Lifestyle

Adventure Playground draws curious kids outside

Kids enjoy the chance to get dirty at a recent Adventure Playground afternoon. The Adventure Park is located at Island Crest Park. - Jenny Manning/Staff Photo
Kids enjoy the chance to get dirty at a recent Adventure Playground afternoon. The Adventure Park is located at Island Crest Park.
— image credit: Jenny Manning/Staff Photo

Islanders of all ages are going gangbusters over a free-form play experience called the “Adventure Playground.”

Children ages 4 through 13, parents and volunteers are wild over the concept, said Adventure Park coordinator Ann Grabler.

On average, 50 kids show up to the two-acre park, which is open from 1 to 4 p.m. on Tuesdays and Thursdays through Oct. 28. The program may run beyond the scariest month of the year, said Grabler, who would like to keep the program open as late into the year as possible.

Adventure Parks are nothing new.

Danish Landscape Architect C. Th. Sørensen thought of the concept around 1931 when he noticed that children often played in areas other than structured playgrounds. By 1943 the first adventure playground, also known as a “junk playground,” opened in Emdrup, Denmark.

Although there are only four Adventure Playgrounds in the United States — the newest one on Mercer Island, and three in California — there used to be many more, Grabler said.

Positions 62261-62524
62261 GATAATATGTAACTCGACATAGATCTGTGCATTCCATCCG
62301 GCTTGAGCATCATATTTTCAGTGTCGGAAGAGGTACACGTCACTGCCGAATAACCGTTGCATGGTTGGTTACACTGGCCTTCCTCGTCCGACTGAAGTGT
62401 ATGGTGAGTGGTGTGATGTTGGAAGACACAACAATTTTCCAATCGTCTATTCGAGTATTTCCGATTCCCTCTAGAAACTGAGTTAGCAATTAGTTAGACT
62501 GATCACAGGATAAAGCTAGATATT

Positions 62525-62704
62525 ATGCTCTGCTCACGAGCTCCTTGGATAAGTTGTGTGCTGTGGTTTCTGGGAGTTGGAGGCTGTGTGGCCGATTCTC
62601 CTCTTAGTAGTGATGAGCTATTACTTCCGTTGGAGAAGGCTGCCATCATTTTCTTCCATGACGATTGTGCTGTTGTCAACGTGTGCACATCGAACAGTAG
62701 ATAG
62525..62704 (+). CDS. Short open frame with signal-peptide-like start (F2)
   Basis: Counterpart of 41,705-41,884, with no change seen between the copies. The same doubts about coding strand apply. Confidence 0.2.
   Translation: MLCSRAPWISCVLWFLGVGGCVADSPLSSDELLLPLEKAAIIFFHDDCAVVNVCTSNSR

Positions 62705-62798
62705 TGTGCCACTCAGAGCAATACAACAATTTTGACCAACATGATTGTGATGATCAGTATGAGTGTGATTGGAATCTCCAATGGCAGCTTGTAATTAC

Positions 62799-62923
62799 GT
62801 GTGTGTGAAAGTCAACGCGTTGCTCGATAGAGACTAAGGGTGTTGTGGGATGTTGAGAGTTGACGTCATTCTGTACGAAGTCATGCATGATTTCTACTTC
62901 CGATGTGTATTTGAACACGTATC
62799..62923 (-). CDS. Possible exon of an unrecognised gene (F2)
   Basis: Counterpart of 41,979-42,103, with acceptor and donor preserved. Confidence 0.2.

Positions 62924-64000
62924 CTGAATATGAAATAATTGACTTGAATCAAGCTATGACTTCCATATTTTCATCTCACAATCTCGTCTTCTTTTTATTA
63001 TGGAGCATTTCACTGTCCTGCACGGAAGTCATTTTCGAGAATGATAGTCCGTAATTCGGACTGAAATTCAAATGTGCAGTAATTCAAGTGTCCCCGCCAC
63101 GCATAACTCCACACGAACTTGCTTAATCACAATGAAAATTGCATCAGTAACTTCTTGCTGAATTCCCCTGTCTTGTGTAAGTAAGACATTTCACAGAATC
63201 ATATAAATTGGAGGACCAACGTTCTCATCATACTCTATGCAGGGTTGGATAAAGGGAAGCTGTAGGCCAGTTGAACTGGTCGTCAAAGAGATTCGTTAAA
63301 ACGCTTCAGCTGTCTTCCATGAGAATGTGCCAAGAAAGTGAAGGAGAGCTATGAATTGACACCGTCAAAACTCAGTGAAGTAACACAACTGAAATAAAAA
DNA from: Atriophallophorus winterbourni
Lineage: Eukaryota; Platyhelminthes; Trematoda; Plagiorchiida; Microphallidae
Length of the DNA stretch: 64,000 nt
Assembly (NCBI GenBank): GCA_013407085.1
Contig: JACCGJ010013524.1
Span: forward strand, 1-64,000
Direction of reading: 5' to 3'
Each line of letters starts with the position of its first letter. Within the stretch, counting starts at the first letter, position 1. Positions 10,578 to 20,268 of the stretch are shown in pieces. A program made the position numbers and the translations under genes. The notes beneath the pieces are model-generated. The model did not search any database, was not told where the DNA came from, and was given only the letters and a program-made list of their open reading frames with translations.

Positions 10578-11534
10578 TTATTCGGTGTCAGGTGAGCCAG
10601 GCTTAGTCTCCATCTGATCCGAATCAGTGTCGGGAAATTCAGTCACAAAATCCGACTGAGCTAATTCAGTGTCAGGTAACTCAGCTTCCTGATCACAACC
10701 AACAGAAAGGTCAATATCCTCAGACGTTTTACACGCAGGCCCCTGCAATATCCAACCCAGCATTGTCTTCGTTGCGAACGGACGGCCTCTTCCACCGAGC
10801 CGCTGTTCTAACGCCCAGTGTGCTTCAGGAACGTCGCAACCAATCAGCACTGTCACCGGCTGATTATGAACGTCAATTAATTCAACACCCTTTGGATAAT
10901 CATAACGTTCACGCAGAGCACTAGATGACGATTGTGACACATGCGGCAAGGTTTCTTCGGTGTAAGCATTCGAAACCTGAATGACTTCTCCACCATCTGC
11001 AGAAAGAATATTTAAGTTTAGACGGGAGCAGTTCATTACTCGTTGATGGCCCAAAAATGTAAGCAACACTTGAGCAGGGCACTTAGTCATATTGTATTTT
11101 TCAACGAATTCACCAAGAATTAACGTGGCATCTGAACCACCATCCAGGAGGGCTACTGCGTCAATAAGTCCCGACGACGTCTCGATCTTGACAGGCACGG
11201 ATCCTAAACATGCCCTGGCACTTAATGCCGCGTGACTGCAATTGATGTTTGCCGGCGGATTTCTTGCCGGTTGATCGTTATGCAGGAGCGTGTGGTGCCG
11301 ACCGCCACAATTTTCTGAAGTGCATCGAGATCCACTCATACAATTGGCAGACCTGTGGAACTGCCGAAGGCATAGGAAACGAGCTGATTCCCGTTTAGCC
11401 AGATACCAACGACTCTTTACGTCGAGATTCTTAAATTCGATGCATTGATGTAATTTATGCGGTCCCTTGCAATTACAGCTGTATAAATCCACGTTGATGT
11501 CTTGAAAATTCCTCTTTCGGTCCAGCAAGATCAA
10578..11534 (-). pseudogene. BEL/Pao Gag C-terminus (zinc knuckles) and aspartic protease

“Due to liability and budget, they’ve been on the decline,” she said.

The Mercer Island Adventure Park is insured through the city, she said. Parents and guardians must sign a release form each time they drop off their child, although injury really isn’t an issue.

In the first three weeks, Grabler has handed out only three Band-Aids for a couple of scrapped knees and notes the low injury rate at a former Houston Adventure Playground, which has since closed due to budget cuts.

“In Houston, 15,000 kids visited the playground over four months and they logged a .043 percent injury rate,” she said.

The idea is simple, yet there aren’t a whole lot of places where kids can get this kind of experience, she said.

The Adventure Playground offers open space, tools, various materials including wood, saws, hammers, nails, shovels ... you name it. Anything that can be used to create imaginary play space is there or welcomed as a donation to the park.

“It’s a place to grow and explore curiosity, and it lets them step outside their norms and bounds,” she said.

In mid-September, the playground will offer outdoor environmental education classes with a nature focus, taught by Grabler and contracted outdoor educators.

“It’s needed,” she said. “Kids are kind of bubble-wrapped today.”

First-time visitors are often cautious about the new outdoor environment, the unfamiliar tools and unexplored material options, she said.

Many of the kids don’t know what to do and ask for direction, she said, adding that the beauty of the program is that it allows children to use their imagination to create anything they can think up.

Registration is not required; however, all first-time participants must have a parent sign a waiver before participating. Mercer Island residents may participate in the Adventure Playground for free. A drop-in fee of $2 applies to non-residents, beginning Aug. 10.

The Parks and Recreation Department is requesting donations of building materials for the Adventure Playground, including unpainted lumber, bricks, hand tools, fasteners and other materials that may be useful for creating forts and climbers. Call (206) 275-7891 if you have materials to donate.

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